In other words, the deal that closed a week ago (when the aircraft was below the threshold) now involves an aircraft that is well above the threshold due to market conditions or improvements of the aircraft itself.

How is this situation adequately addressed in the policy? Who is charged with doing this function and how often is it completed?

What is stopping the bank from doing a proper evaluation of all aircraft and documenting the results? If we were talking about a piece of real estate at the same dollar value, would we make the same decision?

The answers to those questions leads to another gap in aircraft financing policies regarding how aircraft are evaluated and documented.

When my services are called upon during a repossession, I find that very rarely is there any appraisal report on file for the aircraft in question.

Typically, what I see is little more than a number on a piece of paper with very limited supporting documentation.

A banking representative in charge of this project will usually attempt to support this missing documentation by stating that the bank relied more on the strength of the borrower than the asset itself (relationship lending vs. asset based lending).

However, that reasoning is difficult to support given the fact that the loan is in default and the only reason I am being hired as a Professional Aircraft Appraiser/Consultant is due to the diminished strength of the borrower. Now, the bank needs to assess and liquidate their security interest in the asset they did not think was important at the beginning of the loan – and which is now worth substantially less than they thought.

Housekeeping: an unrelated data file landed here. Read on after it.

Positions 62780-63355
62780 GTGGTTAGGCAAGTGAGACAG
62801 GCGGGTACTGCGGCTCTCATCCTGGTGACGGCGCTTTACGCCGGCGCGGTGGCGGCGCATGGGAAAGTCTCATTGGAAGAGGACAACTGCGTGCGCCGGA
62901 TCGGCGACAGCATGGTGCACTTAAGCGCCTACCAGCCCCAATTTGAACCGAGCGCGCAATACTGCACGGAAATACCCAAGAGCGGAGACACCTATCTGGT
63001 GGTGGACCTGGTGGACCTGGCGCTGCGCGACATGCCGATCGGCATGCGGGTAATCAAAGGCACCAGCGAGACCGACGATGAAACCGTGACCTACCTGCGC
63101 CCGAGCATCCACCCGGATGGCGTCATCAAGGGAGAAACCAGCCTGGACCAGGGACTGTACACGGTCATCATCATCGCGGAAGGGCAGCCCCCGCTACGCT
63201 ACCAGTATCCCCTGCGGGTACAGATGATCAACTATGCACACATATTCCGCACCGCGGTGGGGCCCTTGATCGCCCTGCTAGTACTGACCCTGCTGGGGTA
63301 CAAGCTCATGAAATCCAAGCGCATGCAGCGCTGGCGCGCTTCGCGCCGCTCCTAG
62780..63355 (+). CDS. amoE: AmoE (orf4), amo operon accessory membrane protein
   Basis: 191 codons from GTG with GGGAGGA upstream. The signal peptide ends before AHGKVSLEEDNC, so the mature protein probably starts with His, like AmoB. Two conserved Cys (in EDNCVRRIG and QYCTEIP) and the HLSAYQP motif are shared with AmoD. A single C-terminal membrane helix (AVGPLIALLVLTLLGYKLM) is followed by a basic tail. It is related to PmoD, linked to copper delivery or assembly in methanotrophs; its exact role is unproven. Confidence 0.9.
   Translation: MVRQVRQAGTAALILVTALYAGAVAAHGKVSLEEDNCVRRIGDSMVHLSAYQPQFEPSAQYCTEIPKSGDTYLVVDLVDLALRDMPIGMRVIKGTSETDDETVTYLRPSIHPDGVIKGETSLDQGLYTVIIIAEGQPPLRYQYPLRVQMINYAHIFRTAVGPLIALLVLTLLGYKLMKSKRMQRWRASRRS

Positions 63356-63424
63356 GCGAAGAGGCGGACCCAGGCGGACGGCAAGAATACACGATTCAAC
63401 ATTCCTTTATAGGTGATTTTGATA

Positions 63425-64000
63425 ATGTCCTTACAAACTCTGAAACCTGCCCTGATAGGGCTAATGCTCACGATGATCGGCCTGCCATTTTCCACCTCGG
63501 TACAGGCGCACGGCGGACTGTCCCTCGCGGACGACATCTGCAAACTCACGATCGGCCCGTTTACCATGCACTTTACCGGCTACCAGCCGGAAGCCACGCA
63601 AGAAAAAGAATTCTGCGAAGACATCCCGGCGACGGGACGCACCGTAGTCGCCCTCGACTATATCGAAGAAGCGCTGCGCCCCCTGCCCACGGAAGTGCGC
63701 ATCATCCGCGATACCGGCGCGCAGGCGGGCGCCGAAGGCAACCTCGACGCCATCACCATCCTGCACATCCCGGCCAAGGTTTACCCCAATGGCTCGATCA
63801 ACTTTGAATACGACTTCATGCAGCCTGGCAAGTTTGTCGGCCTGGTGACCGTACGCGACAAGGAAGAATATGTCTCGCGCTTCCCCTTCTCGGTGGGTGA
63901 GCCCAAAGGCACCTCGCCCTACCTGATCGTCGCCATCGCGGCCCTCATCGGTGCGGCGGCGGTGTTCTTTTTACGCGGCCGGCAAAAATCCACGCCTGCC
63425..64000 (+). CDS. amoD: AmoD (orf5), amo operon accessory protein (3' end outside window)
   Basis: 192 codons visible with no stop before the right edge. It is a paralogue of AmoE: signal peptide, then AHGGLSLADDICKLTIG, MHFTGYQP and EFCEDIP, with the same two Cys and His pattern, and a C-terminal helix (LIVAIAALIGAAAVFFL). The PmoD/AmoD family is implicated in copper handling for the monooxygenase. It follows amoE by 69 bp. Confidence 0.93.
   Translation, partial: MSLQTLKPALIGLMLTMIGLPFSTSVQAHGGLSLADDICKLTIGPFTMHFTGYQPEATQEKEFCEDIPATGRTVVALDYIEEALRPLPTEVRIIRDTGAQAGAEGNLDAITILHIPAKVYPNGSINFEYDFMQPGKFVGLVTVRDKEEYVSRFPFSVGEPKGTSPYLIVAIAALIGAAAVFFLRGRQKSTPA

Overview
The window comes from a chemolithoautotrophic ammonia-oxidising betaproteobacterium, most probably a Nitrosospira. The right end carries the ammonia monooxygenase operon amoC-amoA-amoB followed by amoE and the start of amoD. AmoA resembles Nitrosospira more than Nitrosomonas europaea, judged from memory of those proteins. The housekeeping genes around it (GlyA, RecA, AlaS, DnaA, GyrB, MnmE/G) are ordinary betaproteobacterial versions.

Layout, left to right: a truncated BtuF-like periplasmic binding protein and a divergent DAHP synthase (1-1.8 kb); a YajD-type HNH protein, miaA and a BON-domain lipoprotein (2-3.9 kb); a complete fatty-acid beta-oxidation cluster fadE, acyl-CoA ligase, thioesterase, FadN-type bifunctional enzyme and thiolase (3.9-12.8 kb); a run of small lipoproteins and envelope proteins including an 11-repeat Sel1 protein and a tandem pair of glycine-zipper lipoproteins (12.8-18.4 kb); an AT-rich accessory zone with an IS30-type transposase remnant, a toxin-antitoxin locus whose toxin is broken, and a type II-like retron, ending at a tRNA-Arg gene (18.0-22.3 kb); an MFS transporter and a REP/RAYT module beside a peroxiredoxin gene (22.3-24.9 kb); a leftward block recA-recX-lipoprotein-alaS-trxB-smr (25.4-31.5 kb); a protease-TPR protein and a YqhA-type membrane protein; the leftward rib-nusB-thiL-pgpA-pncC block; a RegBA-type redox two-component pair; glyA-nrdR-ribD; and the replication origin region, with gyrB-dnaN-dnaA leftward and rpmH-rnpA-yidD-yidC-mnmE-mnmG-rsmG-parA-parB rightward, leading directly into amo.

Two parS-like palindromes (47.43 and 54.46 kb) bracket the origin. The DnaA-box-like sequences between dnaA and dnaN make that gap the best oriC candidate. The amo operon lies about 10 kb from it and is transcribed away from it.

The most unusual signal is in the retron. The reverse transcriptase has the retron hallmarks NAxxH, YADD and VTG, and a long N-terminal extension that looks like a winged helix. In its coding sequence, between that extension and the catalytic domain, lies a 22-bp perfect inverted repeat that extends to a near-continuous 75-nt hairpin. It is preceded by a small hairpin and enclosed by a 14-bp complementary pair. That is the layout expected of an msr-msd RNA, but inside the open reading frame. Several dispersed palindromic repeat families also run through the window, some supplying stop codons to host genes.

Having documentation on file to support the bank’s collateral decision should be a firm requirement of any bank policy because relationships can and do change over time.

In comparison, real estate transactions require some type of appraisal to be part of the lending process (due to regulations I’m sure) but for some reason aircraft that may have dollar values exceeding an average house several times over may have very little information on file to document the contents and condition of the aircraft.

When aircraft are involved, understanding a specific aircraft’s market value (and how it was determined) is one of the most important attributes in the overall decision making process.

It should not be glossed over or avoided for any reason.

The first myth I will bust is the belief that the market value for any aircraft can be found in a variety of publications and all the evaluator has to do is make a few “adjustments” to determine the actual value of any aircraft.

The reality is that there is NO public database of aircraft selling prices and the “adjustments” an evaluator needs to make involves more parameters than one might think.

Many evaluators may believe that the final number is “close enough” but this is really an irrational belief because that type of conclusion would really involve an analysis comparing the results from at least two data sources over many makes/models of aircraft over a period of time and it is unlikely that the evaluator with that belief has completed that level of analysis.